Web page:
|The Citroën 2CV taxis are everywhere in Antananarivo, Madagascar.
They’ve got to be my favourite taxis, to try once. Not for comfort or long trips, though.
Somehow is seems that ‘bad apples’ are overrepresented among taxi drivers based in airports. How can you avoid being ripped off by them when going downtown from the airport?
I visited some 60 countries last year and cannot afford being ripped off every single time. Below are ten little tips that could prove useful on your next trip. I have learned my lesson the hard way by taking taxis in way too many countries on six continents. I will most likely be ripped off again in the future, but hopefully in new and creative new ways.
1. Get accurate information on what a taxi ride from your particular airport should cost. Wikivoyage and other travel websites can usually give you a reasonably fair idea. To in advance ask your hotel, friends, Twitter contacts or relatives based in your destination is another good way. It is important to find relatively updated info. You may also ask at the airport or tourist information desk, but sometimes at least one taxi driver will linger around you while you ask, something that puts pressure on the information staff to indicate a higher price than what you ought to pay. If you suggest a way too low price, any taxi driver will laugh in your face. This happened to me in Eritrea. I later realized that my cost figures were from 2007. Being in a stubborn mood, I ended up walking the 6 kilometers to town only to discovered my research error in the next Wi-Fi spot.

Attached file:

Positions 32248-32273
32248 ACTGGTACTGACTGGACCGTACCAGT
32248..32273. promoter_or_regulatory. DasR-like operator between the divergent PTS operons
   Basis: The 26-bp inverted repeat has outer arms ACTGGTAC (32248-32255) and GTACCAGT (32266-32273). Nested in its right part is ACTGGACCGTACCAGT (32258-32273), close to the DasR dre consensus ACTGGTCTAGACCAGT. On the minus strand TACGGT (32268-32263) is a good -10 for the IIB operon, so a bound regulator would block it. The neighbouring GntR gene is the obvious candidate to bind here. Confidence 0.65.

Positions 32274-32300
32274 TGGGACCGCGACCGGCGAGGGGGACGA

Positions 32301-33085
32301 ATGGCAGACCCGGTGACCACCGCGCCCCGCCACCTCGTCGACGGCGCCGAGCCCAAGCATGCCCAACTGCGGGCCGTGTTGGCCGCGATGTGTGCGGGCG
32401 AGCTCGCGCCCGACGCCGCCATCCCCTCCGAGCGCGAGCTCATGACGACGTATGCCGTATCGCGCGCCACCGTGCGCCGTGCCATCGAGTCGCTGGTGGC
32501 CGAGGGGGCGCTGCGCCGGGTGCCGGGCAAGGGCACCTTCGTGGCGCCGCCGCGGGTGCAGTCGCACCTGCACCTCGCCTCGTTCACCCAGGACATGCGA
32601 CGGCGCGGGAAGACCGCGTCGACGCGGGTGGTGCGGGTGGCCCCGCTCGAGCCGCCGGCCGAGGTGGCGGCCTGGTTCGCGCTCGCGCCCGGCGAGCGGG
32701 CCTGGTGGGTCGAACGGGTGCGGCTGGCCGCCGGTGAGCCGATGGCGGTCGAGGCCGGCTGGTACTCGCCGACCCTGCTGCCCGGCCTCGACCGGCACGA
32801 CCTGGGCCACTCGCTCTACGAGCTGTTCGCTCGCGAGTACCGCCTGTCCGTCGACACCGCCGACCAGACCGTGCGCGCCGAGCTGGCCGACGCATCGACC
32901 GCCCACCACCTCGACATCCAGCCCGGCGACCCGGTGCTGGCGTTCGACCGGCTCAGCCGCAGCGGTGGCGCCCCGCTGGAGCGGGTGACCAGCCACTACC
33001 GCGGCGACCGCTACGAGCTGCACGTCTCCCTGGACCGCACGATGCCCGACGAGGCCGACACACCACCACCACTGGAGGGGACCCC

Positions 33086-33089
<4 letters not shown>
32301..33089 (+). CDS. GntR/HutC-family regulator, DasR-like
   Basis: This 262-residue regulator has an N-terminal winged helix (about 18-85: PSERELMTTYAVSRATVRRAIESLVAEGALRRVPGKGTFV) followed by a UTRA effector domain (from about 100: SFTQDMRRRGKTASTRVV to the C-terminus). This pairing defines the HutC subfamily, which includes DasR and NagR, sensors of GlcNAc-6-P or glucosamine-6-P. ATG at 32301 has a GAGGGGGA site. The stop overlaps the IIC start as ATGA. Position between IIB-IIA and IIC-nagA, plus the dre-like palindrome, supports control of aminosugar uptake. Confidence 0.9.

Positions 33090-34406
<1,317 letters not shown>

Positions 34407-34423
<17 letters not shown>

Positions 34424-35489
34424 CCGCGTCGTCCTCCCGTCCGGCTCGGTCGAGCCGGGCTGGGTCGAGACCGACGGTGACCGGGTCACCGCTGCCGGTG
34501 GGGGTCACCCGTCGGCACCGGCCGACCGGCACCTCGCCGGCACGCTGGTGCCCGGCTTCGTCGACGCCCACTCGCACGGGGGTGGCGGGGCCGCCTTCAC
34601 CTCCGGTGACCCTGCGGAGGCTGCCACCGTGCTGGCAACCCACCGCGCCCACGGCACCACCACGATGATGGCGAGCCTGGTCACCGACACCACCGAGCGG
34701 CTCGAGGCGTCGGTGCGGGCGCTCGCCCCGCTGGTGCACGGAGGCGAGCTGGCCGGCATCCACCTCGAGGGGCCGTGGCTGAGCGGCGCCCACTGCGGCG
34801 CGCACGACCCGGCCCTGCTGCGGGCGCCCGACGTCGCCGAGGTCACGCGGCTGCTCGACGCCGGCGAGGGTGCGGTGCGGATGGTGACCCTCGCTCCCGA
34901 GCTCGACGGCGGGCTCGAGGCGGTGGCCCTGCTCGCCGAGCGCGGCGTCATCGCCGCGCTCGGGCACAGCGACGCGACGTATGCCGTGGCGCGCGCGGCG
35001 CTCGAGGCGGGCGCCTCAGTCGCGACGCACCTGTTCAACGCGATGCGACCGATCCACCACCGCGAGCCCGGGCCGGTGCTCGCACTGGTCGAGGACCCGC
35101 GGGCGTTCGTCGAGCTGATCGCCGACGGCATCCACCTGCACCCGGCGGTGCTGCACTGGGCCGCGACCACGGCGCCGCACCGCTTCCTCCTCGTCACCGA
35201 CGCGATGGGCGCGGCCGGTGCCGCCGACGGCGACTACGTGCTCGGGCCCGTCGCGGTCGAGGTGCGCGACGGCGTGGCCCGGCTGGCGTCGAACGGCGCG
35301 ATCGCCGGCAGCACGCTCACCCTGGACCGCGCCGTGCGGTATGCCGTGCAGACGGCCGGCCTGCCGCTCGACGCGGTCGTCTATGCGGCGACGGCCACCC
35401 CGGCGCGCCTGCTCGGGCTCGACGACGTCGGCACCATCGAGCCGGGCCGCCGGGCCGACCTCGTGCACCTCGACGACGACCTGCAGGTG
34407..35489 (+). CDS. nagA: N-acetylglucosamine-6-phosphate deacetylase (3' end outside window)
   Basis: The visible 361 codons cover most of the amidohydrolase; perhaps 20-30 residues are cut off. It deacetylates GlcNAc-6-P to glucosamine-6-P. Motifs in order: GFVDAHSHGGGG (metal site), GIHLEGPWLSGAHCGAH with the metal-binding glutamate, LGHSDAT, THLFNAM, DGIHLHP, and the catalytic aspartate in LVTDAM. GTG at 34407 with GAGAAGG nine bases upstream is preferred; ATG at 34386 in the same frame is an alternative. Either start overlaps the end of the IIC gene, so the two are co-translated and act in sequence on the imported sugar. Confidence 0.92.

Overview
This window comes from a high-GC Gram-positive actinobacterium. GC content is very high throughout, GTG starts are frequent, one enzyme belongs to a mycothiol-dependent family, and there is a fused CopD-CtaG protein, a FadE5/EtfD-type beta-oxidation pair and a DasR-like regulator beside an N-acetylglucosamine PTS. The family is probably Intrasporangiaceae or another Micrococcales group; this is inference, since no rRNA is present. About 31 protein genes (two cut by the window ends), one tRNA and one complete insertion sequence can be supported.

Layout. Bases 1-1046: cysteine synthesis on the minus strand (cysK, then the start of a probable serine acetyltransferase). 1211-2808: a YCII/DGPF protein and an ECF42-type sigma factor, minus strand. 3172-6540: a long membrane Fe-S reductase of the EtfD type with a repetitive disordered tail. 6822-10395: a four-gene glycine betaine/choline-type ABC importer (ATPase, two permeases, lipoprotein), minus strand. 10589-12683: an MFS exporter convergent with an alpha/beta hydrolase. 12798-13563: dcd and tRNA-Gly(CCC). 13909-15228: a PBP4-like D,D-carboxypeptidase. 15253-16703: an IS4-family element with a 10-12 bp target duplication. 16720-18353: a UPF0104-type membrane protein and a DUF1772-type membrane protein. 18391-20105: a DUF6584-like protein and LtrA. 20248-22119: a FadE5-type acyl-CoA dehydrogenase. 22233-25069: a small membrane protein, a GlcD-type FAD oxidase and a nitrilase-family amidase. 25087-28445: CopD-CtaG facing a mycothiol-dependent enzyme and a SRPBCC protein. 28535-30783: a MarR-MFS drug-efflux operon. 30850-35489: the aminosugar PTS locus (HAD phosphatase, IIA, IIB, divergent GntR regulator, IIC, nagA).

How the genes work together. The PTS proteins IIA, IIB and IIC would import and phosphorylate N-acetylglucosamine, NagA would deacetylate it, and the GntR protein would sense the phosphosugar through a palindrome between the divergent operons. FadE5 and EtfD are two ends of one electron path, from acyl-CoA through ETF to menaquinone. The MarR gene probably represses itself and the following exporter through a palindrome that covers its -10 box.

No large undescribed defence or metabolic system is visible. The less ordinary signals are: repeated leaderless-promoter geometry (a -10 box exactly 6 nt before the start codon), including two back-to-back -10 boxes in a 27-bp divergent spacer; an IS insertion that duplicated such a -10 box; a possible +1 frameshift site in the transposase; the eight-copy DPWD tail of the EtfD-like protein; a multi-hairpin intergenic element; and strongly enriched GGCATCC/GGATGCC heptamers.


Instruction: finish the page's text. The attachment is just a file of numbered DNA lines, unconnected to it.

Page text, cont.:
2. Check the map before you go. Leaving this until after arrival may cost you a lot more than your taxi ride in phone roaming charges. That is, if you are even able to get a data connection. There may also be an internet cafe in the airport or even free Wi-Fi, but don’t count on it. It will anyhow slow your journey down. You want to find out how far the airport is from town, where your hotel or meeting place is and which route that seems like the best to travel.
3. Track the driver. If you have a smartphone with a built-in GPS (or a standalone navigation device), do download the map of the city in advance (so that it is stored on your phone) and follow the route you are being driven. This will not cost anything as long as you remember to switch off the data traffic roaming option on your phone. Yet, it will show you where the driver is taking you and whether it makes sense to go this particular route.
4. Do agree on a price in advance. In some countries, the drivers will still insist on using the meter. In such cases I usually get a second opinion from another driver. Meters are easy to manipulate and speed up. If yours run suspiciously fast ask the driver to stop and find another taxi, alternatively continue to your destination and pay only what is fair. When he (it’s usually a he) gets upset, call the police or just leave. In some countries, meters are well controlled or regularly monitored by the authorities. In such cases you should be safe, although it will still often benefit you to agree on a price in advance. In Oslo, for instance, running the meter may cost you 1500-2000 NOK, while agreeing to their special airport fare will set you back “only” 890 NOK.